What are glaciers? Ask a glaciologist

What are glaciers? Ask a glaciologist
What are glaciers? Ask a glaciologist
Glaciologist Bethan Davies explains the science behind glaciers and how glaciers are a window into Earth's changing climate. Plus: Are there glaciers on other planets?
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BETHAN DAVIES: Glaciers are fundamentally, at their simplest, they're a pile of ice.


Hi. My name is Bethan Davies, and I'm a glaciologist. I study glaciers and how they've changed both today in the past and how they're going to change in the future.

Every winter, it snows in mountain regions or in polar regions. If that snow doesn't melt over the summer, then that snow remains in a pile over the summer. If over a lot of summers that snow starts to build up, you've grown a glacier. As that snow builds up and up and up, it really starts to put pressure and weight on the snow right at the bottom and it compresses it all. All the air gets kind of squeezed into tiny little chambers and becomes ice.

There are lots of different kinds of glaciers. At the biggest, we have ice sheets. We only have two ice sheets in the world today. We have the Antarctic Ice Sheet and the Greenland Ice Sheet. So if you go to The Alps, you'll see mountain glaciers. They will be the typical kind of form that you might see in a picture book. A kind of mountain glacier coming down.

In high latitude or polar regions, we have a lot of ice fields, which is basically where a lot of glaciers come together. So in Antarctica we've got this big huge ice sheet, and then all the way around it, these floating ice shelves. And they're mostly losing mass by blocks of ice breaking off and then floating away.

Other kinds of ice would be ice caps. They're small, but they're dome shaped, whereas an ice field would be less dome shaped to more kind of basin shaped.

There are glaciers and ice sheets in most continents and most places in the world, really. I think every continent has glaciers. There are glaciers on other planets. There are indeed glaciers on other planets. We know there are glaciers on Mars, or at least we think they're glaciers. They look like glaciers.

Mars also has polar ice caps just like Earth as well as little mountain glaciers around the planet. And we can look at them with satellite imagery, and they look just like Earth's glaciers. So there are definitely glaciers on other worlds.

Glaciers have been a really important part of the Earth's system for the last 2.4 million years. Over that time frame, the amount of ice in the world has grown and shrunk and grown and shrunk.

Glaciers are really strongly affected by warm summers. And what we're seeing a lot of at the moment is really, really warm summers. When you have warm summers, you melt that snowpack that's accumulated over the winter. And without that nourishment of snow staying over the summer, the glacier melts, the glacier becomes smaller.

So from both Antarctica and Greenland, the biggest impacts of climate change is going to be sea level rise. We're looking at about half a meter to a meter by the year 2100, mostly from glaciers of Greenland and Antarctica.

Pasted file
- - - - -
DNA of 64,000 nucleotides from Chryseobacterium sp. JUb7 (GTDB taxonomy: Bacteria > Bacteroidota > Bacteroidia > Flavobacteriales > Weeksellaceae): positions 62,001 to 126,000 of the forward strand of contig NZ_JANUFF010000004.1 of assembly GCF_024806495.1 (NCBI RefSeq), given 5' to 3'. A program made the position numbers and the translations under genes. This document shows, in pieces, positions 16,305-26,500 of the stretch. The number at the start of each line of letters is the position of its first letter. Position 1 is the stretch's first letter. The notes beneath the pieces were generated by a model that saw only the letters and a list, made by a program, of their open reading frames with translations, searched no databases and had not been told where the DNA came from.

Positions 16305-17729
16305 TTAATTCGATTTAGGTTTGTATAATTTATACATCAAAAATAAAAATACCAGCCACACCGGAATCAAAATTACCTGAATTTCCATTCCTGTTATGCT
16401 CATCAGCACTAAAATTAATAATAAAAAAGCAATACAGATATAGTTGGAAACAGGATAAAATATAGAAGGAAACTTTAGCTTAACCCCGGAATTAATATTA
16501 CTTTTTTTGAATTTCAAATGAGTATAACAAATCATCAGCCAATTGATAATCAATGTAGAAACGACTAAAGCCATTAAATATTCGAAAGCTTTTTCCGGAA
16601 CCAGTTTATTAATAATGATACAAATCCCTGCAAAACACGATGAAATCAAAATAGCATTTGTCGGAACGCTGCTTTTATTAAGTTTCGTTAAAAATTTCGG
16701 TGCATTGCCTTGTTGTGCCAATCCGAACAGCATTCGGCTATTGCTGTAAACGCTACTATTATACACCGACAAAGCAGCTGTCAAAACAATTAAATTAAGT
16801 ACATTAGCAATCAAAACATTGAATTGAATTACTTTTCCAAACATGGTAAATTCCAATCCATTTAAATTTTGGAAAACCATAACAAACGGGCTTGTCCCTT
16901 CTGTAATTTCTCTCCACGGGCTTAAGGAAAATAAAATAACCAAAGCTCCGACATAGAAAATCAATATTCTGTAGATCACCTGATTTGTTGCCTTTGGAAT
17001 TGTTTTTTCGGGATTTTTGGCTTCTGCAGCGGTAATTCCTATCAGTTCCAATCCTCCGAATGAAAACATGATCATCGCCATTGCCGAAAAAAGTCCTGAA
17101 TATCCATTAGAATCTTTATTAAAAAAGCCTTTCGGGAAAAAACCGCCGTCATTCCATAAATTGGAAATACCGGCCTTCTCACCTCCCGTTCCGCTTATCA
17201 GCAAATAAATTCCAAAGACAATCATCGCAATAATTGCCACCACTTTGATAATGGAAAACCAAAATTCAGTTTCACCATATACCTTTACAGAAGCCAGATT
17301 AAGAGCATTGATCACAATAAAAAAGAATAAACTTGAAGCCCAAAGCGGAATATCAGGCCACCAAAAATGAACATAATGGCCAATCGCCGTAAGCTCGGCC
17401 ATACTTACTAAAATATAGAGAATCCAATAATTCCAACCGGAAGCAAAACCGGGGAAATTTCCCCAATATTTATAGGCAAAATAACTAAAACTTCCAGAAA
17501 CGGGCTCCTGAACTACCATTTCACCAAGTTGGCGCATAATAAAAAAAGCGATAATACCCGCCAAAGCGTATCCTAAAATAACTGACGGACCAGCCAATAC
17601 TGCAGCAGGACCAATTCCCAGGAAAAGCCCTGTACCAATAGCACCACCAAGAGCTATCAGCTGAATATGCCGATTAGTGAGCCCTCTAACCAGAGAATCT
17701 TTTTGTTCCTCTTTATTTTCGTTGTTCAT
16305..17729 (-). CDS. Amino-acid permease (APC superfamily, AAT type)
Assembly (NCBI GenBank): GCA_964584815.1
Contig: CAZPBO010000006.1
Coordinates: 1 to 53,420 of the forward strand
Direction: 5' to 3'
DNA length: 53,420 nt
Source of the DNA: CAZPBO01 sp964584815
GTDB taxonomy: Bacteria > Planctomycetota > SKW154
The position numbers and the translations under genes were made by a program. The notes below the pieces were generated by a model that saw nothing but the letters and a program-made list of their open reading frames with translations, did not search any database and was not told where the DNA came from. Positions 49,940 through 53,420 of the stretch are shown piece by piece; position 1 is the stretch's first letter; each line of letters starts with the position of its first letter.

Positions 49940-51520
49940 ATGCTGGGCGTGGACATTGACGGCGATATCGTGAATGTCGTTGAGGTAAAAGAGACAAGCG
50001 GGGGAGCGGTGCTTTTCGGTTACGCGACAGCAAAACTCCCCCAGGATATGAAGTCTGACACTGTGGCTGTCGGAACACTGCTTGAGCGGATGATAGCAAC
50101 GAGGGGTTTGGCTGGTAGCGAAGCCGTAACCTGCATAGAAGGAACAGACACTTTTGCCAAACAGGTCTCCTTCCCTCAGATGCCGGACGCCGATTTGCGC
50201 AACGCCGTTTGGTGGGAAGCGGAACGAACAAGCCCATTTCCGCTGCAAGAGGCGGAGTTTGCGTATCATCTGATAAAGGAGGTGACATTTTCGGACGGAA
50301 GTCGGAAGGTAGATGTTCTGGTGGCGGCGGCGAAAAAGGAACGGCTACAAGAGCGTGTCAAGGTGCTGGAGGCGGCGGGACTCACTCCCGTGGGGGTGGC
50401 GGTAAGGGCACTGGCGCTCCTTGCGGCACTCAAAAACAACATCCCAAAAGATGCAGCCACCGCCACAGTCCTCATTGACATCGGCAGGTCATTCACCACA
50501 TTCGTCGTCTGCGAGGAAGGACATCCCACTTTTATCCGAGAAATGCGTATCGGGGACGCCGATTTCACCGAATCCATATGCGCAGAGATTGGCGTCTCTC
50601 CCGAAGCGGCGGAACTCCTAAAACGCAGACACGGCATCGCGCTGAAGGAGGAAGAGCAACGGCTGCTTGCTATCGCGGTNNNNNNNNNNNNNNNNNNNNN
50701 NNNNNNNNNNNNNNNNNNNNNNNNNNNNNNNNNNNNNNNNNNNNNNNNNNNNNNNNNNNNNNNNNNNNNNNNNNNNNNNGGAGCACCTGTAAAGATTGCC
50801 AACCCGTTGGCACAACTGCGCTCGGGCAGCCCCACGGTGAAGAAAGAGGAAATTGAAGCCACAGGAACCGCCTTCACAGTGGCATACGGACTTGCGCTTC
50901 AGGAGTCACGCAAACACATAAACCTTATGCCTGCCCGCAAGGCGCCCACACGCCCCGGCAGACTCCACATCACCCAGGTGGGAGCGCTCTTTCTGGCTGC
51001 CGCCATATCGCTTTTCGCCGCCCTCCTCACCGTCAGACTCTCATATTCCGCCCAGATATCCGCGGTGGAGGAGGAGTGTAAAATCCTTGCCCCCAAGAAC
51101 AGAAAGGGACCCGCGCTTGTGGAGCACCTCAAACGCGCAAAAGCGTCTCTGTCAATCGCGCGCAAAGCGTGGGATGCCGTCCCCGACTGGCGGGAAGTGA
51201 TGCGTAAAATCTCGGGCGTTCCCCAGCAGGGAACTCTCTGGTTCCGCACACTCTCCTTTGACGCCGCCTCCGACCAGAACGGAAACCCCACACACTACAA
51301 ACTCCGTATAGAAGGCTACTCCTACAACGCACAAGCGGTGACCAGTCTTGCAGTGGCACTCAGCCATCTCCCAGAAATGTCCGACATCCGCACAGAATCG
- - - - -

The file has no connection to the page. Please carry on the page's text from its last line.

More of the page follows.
But glaciers are important for another reason. What the glaciers do is they retain snow and ice in the mountains. And then as they melt-- they melt in the summer, which is usually the dry season-- and people then use that water to irrigate their farms, to make hydropower for domestic consumption, and for industry.

And, in fact, a third of the world's population is dependent on water that's come from these mountain glaciers. 1.9 billion people worldwide rely on glacial melt water to sustain their lifestyle, to sustain their agriculture. So the impacts of global glacier mass loss is really, really significant, and it's likely to result in people having a shortage of water.

Glaciers also sustain the biodiversity of the mountain systems. So as we lose glaciers, we also see ecosystem impacts and we see change in ecosystems, change and impacts on the wildlife, the flora, and fauna. So glaciers are really important, and we should try and keep them where they are in the mountains.

The work that I've done in Antarctica has mostly been about trying to understand how glaciers have responded in the past to climate change. If we want to understand present day glacier change, we need to extend the record into longer term record.

Essentially, because glaciers build up year on year with that winter snowfall then remaining over the summer, if we go to the surface of the ice sheet, we can collect a core or a tube of ice, and then we can look at those layers in the ice. We'll have that white, bubbly winter ice layer from that winter snowfall and the clearer ice layer that's that summer melt ice fall. We can see these layers all the way down the ice core.

Within those layers, we have little bubbles of gas. And those little bubbles of gas tell us exactly what the past composition of the atmosphere was. So by taking a core of ice, we can tell things about past atmospheric composition, but also air temperature and global ice volume. So they're really important records of past climate. They can go back thousands and thousands of years and give us this really high resolution long record of past climate change.